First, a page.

RM Duvoisin, FF Broniak, Collop, BC Collins. Invasive hemodynamic monitoring during cardiopulmonary resuscitation in a community hospital emergency department. J Am Osteopath Assoc 1992;92(12):1507. doi: 10.7556/jaoa.19220.127.116.117.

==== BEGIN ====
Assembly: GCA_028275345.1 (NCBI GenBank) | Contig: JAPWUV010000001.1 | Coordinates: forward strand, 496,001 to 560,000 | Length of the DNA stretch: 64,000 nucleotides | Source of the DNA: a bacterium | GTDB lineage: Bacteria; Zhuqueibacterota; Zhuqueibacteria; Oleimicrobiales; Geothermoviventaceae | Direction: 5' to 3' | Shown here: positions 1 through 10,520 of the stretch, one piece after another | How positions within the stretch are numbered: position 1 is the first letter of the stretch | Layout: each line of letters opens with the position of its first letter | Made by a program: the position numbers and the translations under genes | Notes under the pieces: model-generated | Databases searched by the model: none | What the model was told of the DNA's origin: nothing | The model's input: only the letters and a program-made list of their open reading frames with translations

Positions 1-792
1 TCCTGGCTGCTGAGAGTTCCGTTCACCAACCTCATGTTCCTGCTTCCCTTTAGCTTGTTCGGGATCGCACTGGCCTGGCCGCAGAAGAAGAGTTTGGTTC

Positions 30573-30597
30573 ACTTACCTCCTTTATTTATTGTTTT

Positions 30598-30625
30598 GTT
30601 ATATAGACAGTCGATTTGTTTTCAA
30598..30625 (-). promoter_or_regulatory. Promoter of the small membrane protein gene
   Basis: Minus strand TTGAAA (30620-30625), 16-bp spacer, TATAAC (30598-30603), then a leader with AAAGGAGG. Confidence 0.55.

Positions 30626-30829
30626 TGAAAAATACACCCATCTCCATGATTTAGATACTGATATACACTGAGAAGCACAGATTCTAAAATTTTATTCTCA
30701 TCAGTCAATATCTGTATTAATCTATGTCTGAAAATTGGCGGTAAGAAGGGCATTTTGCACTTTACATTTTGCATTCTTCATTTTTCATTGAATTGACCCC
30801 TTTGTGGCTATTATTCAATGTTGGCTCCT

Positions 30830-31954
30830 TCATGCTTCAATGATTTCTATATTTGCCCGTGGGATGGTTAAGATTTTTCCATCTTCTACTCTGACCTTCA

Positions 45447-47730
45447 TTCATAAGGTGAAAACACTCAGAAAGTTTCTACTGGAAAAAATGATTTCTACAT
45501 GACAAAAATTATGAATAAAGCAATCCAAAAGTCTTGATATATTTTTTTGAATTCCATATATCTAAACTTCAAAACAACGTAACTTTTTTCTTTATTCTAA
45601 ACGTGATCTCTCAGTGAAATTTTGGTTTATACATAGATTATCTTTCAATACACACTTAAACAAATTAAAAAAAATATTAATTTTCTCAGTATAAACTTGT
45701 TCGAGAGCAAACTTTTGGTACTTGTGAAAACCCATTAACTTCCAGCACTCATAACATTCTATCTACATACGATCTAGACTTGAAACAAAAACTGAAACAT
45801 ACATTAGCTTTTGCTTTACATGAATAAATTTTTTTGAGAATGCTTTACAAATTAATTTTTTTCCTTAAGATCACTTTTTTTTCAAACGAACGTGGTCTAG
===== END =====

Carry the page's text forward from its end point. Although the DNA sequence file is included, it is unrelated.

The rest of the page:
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Monitoring the effects of resuscitation efforts in a community emergency department are limited primarily to noninvasive techniques. Coronary perfusion pressure (CCP) has been used as a predictor for successful resuscitation. The authors investigated the feasibility of measuring the CPP in a community emergency department and incorporating the CPP into decisions for managing the resuscitation effort. During a 7-month period, the authors prospectively studied 77 nontraumatic, normothermic adults in cardiopulmonary arrest who were treated in the emergency department. Fifty-one patients underwent invasive monitoring and 26 patients entered a control (noninvasive monitoring) group. Successful CPP monitoring was accomplished in 84% of the patients; the average time to obtain an initial CPP was 12.1 +/- 7.3 minutes. Twenty patients had a return of spontaneous circulation, but no patient survived to hospital discharge. There was no significant difference in return of spontaneous circulation between patients in the invasively monitored and the noninvasively monitored group. Coronary perfusion pressure monitoring had a positive influence on the management of three patients. This study showed that CPP monitoring is feasible in a community hospital, but further studies are needed to better define the effects of CPP in resuscitation effort outcome.
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